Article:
If it seems a little weird for Scosche, a company known for car audio accessories, to be getting into the headphone biz — well, tell me then who’s not getting into the headphone biz. The fact that Scosche was one of the first to sell a hybrid IEM at least tells you they’re more serious than the guys who just buy generic dynamic IEMs from some Chinese supplier and slap their logo on them.
The $249 IEM856md comes with six different pairs of silicon tips: single- and double-flange, both in S, M, and L sizes. Chances are you’ll find one you like. It’s available in white or black. The slick, flat cable is as tangle-free as they get. The Apple-compatible inline mic and inline volume/play/pause control are separated for better voice quality. A generic zippered semi-hardshell case is included.
Lauren and I both found the IEM856md comfortable, but neither of us was thrilled with the sound. To me, it seemed intentionally hyped-up, the kind of audio aesthetic that can sound pretty good with hip-hop or heavy rock, but that doesn’t sound natural with much else.
Case in point: When I played “Bastille Day” from Rush’s All the World’s a Stage (which has a dramatically fuller, more kick-ass sound than the band’s better-known Moving Pictures-era stuff), the IEM856md sounded really good. The bottom end was satisfying, Alex Lifeson’s guitar had plenty of life and ambience, and Geddy Lee’s vocals sounded appropriately screechy. But when I played Steely Dan’s “Aja,” Donald Fagen sounded sort of like he was singing through a tin can, and I heard the same effect with the piano.
On much of the music I listened to, the IEM856md had that “someone’s jacking around with an EQ” sound that I’ve heard in some of the rapper-endorsed headphones we’ve tested. I’d get tons of deep bass, not much upper bass, a thin-sounding midrange, a big apparent peak in the low treble, etc. The response was uneven enough that I worried the ear tips weren’t sealing right (I tried both the double- and single-flange size-L tips), but pushing lightly in on the IEM856md’s earpieces didn’t change the tonal balance one bit. Usually I get a much fuller, more bass-heavy sound when I push in on the earpieces.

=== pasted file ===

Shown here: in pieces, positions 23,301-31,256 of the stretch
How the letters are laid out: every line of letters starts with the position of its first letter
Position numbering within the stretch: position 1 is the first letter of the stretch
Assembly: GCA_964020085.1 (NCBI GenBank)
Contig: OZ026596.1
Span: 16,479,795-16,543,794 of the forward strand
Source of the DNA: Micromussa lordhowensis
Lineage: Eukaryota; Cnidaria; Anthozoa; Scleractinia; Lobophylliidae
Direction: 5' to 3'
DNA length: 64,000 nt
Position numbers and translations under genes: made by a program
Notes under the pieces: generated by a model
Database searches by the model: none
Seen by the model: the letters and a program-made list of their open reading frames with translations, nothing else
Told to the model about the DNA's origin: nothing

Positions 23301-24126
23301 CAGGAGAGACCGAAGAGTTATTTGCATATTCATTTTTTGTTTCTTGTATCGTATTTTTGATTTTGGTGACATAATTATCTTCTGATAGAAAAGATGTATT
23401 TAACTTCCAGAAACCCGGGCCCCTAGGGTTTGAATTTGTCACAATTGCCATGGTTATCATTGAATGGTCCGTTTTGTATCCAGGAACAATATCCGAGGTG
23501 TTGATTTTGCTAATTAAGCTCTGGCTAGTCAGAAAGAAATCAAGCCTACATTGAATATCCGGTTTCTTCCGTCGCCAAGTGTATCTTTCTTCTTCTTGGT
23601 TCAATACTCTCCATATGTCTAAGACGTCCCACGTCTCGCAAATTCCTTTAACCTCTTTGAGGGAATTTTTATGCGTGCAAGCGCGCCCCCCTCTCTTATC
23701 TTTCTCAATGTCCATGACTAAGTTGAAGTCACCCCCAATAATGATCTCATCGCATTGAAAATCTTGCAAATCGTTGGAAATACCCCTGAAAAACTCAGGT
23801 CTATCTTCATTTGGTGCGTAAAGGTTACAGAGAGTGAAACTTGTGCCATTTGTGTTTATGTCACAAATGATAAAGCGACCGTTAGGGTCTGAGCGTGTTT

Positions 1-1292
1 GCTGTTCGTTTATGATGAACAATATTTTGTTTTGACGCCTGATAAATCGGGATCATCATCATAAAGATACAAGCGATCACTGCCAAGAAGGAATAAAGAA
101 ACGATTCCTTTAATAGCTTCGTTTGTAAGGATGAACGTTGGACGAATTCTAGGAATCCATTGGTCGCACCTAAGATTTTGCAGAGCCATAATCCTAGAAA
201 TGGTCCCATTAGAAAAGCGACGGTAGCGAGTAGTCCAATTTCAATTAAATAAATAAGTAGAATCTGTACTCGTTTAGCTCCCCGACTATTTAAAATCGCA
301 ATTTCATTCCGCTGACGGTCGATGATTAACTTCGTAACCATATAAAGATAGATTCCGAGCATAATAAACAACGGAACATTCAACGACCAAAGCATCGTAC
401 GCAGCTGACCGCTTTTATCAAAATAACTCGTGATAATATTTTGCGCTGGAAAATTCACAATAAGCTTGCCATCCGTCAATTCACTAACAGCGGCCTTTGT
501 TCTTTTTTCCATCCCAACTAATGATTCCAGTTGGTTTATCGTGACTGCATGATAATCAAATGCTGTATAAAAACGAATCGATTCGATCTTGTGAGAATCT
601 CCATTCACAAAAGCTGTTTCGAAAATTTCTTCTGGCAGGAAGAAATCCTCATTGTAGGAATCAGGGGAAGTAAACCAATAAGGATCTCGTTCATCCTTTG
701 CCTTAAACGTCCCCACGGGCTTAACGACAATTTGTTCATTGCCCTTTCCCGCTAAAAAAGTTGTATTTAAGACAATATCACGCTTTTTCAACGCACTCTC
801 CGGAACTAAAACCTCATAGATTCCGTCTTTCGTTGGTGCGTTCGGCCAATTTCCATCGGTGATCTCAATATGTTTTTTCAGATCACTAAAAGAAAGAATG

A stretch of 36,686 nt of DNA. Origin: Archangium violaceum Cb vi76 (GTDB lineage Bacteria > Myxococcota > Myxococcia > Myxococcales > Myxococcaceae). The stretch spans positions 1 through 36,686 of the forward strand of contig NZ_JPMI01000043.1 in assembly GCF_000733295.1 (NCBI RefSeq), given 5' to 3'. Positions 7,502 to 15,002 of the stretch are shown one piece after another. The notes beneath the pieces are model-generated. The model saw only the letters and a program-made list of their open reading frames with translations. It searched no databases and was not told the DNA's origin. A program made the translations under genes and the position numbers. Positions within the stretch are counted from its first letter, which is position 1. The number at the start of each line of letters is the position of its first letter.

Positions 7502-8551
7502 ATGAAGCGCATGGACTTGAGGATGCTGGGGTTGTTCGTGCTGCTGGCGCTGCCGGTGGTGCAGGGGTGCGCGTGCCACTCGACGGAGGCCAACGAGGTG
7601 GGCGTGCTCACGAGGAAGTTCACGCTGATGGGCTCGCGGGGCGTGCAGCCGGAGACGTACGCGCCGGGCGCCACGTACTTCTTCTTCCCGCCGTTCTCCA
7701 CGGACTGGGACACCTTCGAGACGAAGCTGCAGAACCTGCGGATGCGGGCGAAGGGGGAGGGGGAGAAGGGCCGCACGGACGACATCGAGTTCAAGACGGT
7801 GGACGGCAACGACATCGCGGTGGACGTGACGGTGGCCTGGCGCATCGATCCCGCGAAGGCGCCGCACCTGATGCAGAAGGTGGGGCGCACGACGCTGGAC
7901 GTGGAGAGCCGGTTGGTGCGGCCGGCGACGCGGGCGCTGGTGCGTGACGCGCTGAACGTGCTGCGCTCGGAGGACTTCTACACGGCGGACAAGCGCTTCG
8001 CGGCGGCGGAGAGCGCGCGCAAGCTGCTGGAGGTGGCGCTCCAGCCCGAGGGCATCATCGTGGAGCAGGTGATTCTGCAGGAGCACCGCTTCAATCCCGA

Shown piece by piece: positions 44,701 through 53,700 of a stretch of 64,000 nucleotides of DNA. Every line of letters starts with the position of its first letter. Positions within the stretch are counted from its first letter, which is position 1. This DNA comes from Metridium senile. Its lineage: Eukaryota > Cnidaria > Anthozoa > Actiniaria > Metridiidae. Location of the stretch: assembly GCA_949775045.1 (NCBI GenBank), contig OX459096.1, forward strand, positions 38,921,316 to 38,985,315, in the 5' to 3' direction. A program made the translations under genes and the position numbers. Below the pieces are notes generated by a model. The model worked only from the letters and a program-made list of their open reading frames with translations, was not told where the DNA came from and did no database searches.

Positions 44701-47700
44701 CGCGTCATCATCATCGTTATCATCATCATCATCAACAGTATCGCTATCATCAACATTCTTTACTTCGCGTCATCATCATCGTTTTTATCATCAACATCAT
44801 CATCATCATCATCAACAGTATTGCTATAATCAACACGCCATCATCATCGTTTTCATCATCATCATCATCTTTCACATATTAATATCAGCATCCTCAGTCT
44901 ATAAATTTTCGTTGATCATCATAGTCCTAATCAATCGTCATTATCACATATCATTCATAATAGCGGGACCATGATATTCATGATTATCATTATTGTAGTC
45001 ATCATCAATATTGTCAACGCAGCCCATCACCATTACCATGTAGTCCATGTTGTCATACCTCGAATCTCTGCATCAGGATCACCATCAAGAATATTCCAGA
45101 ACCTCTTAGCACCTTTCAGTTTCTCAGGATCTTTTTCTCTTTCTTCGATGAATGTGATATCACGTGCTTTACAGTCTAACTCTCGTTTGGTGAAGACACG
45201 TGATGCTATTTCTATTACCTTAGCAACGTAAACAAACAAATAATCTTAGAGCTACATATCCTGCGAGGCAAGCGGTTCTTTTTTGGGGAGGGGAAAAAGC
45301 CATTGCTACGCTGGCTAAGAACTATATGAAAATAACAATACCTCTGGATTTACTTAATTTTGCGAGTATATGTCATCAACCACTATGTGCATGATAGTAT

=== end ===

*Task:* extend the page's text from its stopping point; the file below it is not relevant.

Lauren complained of a similar experience, saying that ,”If you don’t have the fit absolutely perfect, the bass is gone,” and calling the treble harsh.
I found that the IEM856md sounded better with my iPod touch than it did with my Motorola Droid Pro; with the Droid, which has an output impedance of 75 ohms compared to 1 ohm for the iPod, the IEM856md sounded brighter and got a little harsh.
There’s nothing peculiar in the IEM856md’s frequency response. It has the usual broad boost in the bass, with a fairly high-Q (i.e., narrow) peak in the lower treble at 3 kHz and much smaller peaks at 6.2 and 8.3 kHz. This is the kind of response that tends to sound subjectively flat to most listeners. Increasing output impedance to 75 ohms to simulate the effect of using a low-quality source device reduces response in most of the range below 1 kHz by -1 to -2 dB, and boosts response at most frequencies above 1 kHz by +1 to +2 dB.
Measured using the medium double-flange tip, isolation is very good for an IEM, about -21 dB at 1 kHz, dropping below -40 dB at higher frequencies. Distortion at 100 dBA is essentially nonexistent, so these will definitely play loud if that’s what you want.
Impedance is super-low (and almost identical to the Audiofly AF78) running from 4.5 ohms in the bass to 16.5 ohms in the upper treble. Average sensitivity from 300 Hz to 10 kHz with a 1-watt signal at the rated 5 ohms impedance is very high at 110.1 dB; from 300 Hz to 6 kHz, it’s 112.0 dB.
Like a lot of headphones tuned (apparently) for hip-hop and rock listeners, The IEM856md has an unnatural sound that we enjoyed only sporadically. I’m sure there are some listeners who’ll love it, but in our opinion, it’s not the kind of thing that someone with refined taste in audio is likely to dig.
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